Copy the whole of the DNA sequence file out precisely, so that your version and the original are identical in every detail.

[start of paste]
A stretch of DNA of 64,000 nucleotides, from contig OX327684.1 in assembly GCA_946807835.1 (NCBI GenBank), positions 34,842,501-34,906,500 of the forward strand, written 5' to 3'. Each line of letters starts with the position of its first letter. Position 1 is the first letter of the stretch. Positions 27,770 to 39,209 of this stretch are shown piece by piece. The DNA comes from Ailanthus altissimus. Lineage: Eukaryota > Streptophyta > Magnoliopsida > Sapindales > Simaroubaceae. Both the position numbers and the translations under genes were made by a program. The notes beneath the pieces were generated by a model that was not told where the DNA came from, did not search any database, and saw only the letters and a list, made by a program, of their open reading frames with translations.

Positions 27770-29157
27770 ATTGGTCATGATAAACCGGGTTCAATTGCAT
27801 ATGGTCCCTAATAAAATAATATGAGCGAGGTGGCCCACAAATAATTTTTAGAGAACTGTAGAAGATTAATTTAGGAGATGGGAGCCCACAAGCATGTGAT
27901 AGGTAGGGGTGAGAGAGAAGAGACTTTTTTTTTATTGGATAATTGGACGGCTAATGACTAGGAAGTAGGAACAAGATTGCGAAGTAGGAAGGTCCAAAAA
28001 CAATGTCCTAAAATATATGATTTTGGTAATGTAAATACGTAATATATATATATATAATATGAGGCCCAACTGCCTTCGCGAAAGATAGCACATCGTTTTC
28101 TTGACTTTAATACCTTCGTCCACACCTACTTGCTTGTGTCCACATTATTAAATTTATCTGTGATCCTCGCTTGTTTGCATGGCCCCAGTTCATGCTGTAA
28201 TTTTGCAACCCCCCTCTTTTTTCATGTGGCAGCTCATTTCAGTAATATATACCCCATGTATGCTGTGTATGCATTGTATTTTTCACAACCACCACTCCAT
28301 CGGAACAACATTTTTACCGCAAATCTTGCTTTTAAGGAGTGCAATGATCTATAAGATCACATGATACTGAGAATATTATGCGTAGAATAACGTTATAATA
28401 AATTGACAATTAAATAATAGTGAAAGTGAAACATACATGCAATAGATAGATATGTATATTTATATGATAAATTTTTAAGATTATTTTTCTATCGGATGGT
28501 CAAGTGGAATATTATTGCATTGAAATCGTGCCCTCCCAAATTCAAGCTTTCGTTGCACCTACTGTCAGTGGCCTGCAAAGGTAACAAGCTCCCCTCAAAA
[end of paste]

A stretch of DNA of 64,000 nucleotides, from contig OX327684.1 in assembly GCA_946807835.1 (NCBI GenBank), positions 34,842,501-34,906,500 of the forward strand, written 5' to 3'. Each line of letters starts with the position of its first letter. Position 1 is the first letter of the stretch. Positions 27,770 to 39,209 of this stretch are shown piece by piece. The DNA comes from Ailanthus altissimus. Lineage: Eukaryota > Streptophyta > Magnoliopsida > Sapindales > Simaroubaceae. Both the position numbers and the translations under genes were made by a program. The notes beneath the pieces were generated by a model that was not told where the DNA came from, did not search any database, and saw only the letters and a list, made by a program, of their open reading frames with translations.

Positions 27770-29157
27770 ATTGGTCATGATAAACCGGGTTCAATTGCAT
27801 ATGGTCCCTAATAAAATAATATGAGCGAGGTGGCCCACAAATAATTTTTAGAGAACTGTAGAAGATTAATTTAGGAGATGGGAGCCCACAAGCATGTGAT
27901 AGGTAGGGGTGAGAGAGAAGAGACTTTTTTTTTATTGGATAATTGGACGGCTAATGACTAGGAAGTAGGAACAAGATTGCGAAGTAGGAAGGTCCAAAAA
28001 CAATGTCCTAAAATATATGATTTTGGTAATGTAAATACGTAATATATATATATATAATATGAGGCCCAACTGCCTTCGCGAAAGATAGCACATCGTTTTC
28101 TTGACTTTAATACCTTCGTCCACACCTACTTGCTTGTGTCCACATTATTAAATTTATCTGTGATCCTCGCTTGTTTGCATGGCCCCAGTTCATGCTGTAA
28201 TTTTGCAACCCCCCTCTTTTTTCATGTGGCAGCTCATTTCAGTAATATATACCCCATGTATGCTGTGTATGCATTGTATTTTTCACAACCACCACTCCAT
28301 CGGAACAACATTTTTACCGCAAATCTTGCTTTTAAGGAGTGCAATGATCTATAAGATCACATGATACTGAGAATATTATGCGTAGAATAACGTTATAATA
28401 AATTGACAATTAAATAATAGTGAAAGTGAAACATACATGCAATAGATAGATATGTATATTTATATGATAAATTTTTAAGATTATTTTTCTATCGGATGGT
28501 CAAGTGGAATATTATTGCATTGAAATCGTGCCCTCCCAAATTCAAGCTTTCGTTGCACCTACTGTCAGTGGCCTGCAAAGGTAACAAGCTCCCCTCAAAA